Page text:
February 27, 2021

Macy’s and Polo Ralph Lauren Deliver Strong Quarterly Results

Macy’s, the midrange chain that also owns the fancier Bloomingdale’s, said Wednesday that it had its most successful second quarter in more than a decade, and that the company’s earnings and sales outlook for fall was even better than it had suggested earlier in the year.

Polo Ralph Lauren also had upbeat news on Wednesday. The company said it was increasing its full-year sales projections, telling analysts that it expected sales growth to be in the mid- to high teens, versus the midteens it had projected earlier.

“We have not yet seen any impact on our customers, both here in the United States or Europe,” the president and chief operating officer, Roger N. Farah, said.

Polo’s stock ended the day up 4.5 percent at $125.28, while Macy’s closed down 3.6 percent at $24.52. The Macy’s results suggested that shoppers were continuing to buy unnecessary items.

With the stock market’s gains for the year more than wiped out in recent trading, one might expect to see shoppers hunkering down for a double-dip recession by sticking to essentials like cotton socks or T-shirts.

Instead, Macy’s strongest-performing categories were jewelry, watches, accessories like handbags, cosmetics and fragrances, along with men’s clothes and home, said Karen M. Hoguet, chief financial officer of Macy’s, in a call with investors.

She also noted that with stylish items, customers were not particularly price-sensitive, and that Macy’s had been selling more items at their original prices, rather than having to mark them down.

Macy’s profit in the second quarter rose 64 percent to $241 million, or $0.55 a share, above analyst expectations of $0.50 a share. Its sales rose 7.3 percent to $5.94 billion.

“Our outlook for the remainder of the year reflects the optimism we feel about the direction of the business, as well as realism about the macroeconomic environment,” Ms. Hoguet said.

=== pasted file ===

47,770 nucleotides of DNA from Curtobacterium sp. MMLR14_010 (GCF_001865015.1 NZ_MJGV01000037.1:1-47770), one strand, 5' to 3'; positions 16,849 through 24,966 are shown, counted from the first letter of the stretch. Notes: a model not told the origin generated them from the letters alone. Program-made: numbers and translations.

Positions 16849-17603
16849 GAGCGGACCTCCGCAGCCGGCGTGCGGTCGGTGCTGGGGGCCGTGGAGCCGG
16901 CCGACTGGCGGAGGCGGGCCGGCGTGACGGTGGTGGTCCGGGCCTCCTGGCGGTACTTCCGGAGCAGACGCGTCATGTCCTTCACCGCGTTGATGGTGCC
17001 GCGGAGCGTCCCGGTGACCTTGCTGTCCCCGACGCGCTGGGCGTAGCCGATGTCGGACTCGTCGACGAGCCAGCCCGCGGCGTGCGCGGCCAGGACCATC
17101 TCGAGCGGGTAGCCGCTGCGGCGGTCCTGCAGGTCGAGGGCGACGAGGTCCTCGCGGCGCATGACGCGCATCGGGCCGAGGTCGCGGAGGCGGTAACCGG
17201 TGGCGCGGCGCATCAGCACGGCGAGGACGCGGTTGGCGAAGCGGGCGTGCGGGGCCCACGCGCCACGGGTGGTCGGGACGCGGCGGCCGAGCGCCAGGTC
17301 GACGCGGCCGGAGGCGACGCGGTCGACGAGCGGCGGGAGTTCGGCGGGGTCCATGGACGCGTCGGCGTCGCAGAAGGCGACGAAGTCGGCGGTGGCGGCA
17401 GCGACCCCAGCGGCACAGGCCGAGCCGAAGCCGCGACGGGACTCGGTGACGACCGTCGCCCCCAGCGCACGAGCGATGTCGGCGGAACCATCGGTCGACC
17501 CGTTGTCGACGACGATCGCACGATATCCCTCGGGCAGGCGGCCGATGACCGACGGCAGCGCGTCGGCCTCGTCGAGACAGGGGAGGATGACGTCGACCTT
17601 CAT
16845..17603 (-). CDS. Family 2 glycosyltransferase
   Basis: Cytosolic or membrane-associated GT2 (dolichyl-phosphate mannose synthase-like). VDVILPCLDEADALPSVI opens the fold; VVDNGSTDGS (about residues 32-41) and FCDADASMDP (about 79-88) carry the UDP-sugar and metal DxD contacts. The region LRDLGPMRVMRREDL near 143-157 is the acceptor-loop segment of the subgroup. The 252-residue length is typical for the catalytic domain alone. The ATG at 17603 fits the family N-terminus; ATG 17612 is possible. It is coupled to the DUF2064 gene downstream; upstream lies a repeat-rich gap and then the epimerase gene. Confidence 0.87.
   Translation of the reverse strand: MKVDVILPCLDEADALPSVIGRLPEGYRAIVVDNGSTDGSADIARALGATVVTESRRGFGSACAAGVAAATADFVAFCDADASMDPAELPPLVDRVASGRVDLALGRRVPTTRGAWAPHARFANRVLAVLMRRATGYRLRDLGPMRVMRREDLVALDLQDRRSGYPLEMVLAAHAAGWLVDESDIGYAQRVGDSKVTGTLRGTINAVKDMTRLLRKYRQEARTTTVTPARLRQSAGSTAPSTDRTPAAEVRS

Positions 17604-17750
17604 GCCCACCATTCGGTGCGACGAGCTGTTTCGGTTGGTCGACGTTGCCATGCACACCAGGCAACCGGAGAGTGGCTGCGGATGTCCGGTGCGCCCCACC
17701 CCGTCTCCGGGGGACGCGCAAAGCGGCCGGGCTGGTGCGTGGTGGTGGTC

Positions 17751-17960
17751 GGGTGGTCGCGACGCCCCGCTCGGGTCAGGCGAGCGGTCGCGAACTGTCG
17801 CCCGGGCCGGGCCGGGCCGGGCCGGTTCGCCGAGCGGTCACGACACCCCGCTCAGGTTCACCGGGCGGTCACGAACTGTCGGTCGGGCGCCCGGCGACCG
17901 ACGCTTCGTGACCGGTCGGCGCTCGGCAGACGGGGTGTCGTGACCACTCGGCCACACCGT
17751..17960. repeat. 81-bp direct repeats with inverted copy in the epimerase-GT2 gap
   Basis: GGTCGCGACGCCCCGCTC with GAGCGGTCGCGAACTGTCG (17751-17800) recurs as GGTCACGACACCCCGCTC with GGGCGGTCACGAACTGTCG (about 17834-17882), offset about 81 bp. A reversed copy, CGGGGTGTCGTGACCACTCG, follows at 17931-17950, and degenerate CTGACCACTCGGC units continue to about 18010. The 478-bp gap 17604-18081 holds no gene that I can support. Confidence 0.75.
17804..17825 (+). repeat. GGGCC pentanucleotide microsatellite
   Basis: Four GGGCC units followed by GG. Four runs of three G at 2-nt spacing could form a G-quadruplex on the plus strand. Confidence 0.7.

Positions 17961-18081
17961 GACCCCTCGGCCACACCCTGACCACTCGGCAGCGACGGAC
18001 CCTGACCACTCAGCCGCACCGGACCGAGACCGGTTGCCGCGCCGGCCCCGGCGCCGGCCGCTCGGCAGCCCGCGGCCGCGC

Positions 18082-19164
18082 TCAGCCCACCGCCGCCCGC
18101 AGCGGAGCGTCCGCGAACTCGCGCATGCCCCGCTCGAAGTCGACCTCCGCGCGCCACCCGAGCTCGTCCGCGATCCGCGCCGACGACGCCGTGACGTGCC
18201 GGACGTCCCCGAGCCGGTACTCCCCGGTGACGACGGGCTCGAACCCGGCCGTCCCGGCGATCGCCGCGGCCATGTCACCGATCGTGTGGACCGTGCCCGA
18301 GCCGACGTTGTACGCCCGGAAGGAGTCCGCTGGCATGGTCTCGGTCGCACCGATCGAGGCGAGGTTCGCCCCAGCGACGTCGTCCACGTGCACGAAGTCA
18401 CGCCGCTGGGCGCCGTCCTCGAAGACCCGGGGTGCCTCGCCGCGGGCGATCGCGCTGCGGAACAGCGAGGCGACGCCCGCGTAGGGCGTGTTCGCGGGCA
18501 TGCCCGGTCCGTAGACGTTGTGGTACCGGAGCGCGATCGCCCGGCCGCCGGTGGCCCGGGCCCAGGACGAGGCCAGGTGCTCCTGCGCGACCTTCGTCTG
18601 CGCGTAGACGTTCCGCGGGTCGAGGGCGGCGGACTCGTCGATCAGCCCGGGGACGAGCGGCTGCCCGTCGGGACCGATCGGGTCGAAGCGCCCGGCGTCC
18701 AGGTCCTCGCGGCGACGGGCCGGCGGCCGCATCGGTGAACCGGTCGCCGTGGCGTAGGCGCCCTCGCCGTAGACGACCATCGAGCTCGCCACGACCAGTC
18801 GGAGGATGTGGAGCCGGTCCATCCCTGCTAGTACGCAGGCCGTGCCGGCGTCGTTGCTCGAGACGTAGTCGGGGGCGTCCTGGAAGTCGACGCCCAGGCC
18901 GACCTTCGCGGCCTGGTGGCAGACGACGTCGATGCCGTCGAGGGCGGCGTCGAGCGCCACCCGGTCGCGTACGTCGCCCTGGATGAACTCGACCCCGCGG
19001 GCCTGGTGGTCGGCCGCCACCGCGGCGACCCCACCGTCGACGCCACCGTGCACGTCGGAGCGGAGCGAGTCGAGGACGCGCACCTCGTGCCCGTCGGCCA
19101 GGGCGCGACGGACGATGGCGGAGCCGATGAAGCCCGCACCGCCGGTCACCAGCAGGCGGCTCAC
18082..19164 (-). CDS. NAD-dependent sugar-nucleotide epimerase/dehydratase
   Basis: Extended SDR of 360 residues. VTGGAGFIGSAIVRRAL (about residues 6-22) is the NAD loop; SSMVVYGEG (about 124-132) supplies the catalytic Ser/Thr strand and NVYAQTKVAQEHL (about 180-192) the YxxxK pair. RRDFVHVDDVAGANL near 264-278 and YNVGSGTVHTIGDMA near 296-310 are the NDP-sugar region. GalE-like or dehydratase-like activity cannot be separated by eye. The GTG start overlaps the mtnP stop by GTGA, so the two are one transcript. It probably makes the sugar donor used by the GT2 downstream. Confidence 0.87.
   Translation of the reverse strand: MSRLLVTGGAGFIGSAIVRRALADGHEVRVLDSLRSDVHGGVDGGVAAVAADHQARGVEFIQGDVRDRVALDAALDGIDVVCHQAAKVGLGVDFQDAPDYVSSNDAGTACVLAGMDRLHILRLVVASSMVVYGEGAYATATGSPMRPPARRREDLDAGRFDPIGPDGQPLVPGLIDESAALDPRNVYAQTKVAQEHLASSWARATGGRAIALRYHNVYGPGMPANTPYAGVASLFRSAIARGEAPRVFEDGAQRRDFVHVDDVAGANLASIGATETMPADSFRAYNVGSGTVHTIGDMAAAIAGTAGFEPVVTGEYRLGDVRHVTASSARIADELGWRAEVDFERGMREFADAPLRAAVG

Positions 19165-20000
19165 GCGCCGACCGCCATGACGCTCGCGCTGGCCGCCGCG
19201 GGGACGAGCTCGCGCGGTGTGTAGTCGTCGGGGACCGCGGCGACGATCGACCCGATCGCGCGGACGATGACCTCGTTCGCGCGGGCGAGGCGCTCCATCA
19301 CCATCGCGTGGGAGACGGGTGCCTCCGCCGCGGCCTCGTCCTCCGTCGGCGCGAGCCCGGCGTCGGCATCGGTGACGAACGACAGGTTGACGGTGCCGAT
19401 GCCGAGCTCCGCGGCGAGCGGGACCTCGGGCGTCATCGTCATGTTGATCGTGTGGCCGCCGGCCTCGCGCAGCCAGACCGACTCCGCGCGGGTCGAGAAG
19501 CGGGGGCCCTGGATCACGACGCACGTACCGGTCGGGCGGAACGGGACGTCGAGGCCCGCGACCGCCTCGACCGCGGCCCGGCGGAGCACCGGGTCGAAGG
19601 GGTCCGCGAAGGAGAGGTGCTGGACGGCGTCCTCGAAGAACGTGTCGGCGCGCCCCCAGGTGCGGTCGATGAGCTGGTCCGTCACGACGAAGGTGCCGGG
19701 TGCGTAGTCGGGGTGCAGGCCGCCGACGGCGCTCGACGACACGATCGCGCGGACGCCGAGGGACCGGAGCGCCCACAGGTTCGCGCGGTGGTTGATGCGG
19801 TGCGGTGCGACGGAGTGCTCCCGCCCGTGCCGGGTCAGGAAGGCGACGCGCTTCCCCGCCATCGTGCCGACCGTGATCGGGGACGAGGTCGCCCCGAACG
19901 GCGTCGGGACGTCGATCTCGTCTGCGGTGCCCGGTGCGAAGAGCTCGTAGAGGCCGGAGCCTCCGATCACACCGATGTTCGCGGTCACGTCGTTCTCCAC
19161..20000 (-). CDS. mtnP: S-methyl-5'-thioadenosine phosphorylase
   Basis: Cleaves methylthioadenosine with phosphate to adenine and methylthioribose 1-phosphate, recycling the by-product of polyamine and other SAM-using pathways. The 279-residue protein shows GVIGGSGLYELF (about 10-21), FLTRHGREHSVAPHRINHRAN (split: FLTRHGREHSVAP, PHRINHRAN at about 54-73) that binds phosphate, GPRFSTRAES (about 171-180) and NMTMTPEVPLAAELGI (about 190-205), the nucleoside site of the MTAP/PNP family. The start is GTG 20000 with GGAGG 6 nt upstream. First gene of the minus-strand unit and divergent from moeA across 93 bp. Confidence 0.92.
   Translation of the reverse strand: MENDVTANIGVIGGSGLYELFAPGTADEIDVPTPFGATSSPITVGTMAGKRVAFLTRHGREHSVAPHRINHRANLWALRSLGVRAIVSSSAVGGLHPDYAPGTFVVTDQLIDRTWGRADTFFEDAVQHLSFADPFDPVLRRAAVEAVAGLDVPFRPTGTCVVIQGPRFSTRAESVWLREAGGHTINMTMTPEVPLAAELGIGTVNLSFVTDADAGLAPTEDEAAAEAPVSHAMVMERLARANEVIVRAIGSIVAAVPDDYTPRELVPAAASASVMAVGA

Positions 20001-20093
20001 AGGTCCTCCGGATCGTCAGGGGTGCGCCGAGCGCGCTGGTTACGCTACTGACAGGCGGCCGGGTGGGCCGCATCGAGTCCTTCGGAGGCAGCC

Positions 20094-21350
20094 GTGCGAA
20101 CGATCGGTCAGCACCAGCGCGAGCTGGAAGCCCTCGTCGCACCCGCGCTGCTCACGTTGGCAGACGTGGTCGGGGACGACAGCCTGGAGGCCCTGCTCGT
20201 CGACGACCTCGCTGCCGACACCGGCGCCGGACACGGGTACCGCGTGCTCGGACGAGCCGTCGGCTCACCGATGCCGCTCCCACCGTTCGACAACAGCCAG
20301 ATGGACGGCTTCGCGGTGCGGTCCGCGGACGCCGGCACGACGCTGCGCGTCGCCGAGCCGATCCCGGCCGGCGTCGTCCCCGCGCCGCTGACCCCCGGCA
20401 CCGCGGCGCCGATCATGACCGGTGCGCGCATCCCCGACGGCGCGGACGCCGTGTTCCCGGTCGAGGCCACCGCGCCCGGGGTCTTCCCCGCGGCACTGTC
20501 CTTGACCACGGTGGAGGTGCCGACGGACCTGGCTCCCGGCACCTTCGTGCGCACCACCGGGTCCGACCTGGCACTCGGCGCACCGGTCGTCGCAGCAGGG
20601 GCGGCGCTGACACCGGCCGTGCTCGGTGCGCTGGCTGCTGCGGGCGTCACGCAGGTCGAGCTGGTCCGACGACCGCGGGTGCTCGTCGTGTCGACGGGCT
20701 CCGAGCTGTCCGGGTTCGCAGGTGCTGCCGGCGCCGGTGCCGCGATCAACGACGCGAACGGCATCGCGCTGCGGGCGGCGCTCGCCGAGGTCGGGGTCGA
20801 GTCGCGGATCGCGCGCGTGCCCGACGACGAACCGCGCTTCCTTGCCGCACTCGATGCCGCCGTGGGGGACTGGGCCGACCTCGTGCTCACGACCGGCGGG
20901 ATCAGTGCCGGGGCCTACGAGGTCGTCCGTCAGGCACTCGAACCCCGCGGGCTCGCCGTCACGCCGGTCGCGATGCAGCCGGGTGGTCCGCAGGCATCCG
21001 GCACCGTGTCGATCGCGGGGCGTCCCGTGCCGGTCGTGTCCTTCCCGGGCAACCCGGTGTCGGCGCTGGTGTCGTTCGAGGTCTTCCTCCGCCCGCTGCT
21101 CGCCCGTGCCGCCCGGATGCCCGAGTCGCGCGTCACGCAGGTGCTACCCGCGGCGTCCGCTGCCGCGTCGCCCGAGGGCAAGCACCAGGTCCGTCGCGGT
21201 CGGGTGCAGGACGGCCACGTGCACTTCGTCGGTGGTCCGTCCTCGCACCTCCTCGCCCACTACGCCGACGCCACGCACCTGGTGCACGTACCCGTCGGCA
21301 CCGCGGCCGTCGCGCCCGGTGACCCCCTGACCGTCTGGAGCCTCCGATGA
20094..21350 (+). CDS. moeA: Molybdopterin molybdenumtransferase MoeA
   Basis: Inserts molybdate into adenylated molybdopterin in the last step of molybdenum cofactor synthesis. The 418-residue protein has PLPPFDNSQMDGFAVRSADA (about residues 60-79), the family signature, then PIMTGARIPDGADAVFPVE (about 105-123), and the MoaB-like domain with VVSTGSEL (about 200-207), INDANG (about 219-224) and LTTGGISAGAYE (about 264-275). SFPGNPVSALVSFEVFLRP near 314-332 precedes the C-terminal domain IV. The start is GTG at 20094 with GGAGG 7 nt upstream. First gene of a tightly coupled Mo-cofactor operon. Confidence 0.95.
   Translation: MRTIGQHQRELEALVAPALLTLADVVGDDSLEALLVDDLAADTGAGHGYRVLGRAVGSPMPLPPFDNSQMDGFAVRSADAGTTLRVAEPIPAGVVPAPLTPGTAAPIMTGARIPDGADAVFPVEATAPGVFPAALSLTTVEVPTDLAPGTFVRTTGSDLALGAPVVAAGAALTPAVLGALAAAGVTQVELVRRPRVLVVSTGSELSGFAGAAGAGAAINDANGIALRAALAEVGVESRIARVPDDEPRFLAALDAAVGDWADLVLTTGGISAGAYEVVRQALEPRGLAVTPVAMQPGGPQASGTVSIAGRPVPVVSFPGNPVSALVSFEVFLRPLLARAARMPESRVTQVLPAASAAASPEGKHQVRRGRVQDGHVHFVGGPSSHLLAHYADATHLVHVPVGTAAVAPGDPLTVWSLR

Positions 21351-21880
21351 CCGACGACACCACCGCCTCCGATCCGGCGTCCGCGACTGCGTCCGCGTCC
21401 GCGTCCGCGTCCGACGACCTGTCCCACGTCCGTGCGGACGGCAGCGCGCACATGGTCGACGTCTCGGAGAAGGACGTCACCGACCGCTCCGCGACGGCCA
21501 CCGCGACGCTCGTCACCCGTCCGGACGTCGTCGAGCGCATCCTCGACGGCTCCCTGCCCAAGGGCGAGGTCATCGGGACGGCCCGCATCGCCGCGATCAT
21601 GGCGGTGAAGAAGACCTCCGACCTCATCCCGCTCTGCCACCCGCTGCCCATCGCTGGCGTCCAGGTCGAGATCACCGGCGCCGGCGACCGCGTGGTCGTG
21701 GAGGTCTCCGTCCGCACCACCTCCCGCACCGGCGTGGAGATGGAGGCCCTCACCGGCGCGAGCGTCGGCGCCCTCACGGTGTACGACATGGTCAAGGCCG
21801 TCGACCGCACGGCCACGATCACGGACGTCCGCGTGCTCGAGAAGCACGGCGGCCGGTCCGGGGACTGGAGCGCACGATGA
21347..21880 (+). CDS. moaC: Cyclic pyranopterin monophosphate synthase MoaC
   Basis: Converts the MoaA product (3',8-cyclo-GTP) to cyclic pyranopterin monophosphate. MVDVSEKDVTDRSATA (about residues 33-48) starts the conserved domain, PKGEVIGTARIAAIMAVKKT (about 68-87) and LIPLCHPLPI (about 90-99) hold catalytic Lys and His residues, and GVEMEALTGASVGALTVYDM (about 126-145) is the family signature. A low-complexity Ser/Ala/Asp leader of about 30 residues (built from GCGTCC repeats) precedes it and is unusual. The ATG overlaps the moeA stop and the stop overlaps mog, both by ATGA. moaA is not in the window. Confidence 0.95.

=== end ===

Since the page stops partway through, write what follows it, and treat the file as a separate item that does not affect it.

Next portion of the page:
The “biggest surprise” in the Macy’s results was its improved projections for the full year, said a Citi analyst, Deborah Weinswig, in a note to clients. Macy’s had begun the year saying full-year earnings should be $2.25 to $2.30 a share, then raised that to $2.40 to $2.45 a share. On Wednesday, it said the year should end up even better, increasing projections to $2.60 to $2.65 a share.

It expects its full-year comparable-sales figures, or revenue at stores open at least a year, to increase between 4.8 and 5.1 percent, it said Wednesday, which is even higher than the 4.8 percent it had projected in July. And despite the stock market swings this month, August should be Macy’s strongest month in the quarter, Ms. Hoguet said.

Because luxury shoppers often buy or hold back based on what the stock market is doing, analysts were particularly interested in Macy’s Bloomingdale’s division, which sells $253 jeans and $2,650 Gucci watches.

Asked if she had seen any slowdown at Bloomingdale’s as the stock market has fallen, Ms. Hoguet replied that “A, we have not, but B, I think it’s a little bit early to be judging.” The Bloomingdale’s business was “very strong,” she said.

Robert Drbul, an analyst with Barclay’s Capital, said he was encouraged by that assessment. “Right now we’re all sort of holding our breath waiting to see if there is a reaction, but it appears to date that you really haven’t seen anything,” he said.

Polo Ralph Lauren reflected similar trends. Full-price selling “worked so extraordinarily well” in the quarter, Mr. Farah said.

Profit rose 52 percent from the same quarter a year earlier, to $184.1 million, or $1.90 a share. Analysts tracked by Bloomberg had expected earnings of $1.47 a share. Revenue rose 32 percent, to $1.53 billion.

A fuller picture of the stock market’s effect on retailing may emerge soon, with Nordstrom and Kohl’s reporting on Thursday, J.C. Penney and Dillard’s on Friday, and Saks Fifth Avenue and Wal-Mart on Tuesday.

Article source: http://feeds.nytimes.com/click.phdo?i=5eafcaaeeb6af4ccddc71e5fb870cfed

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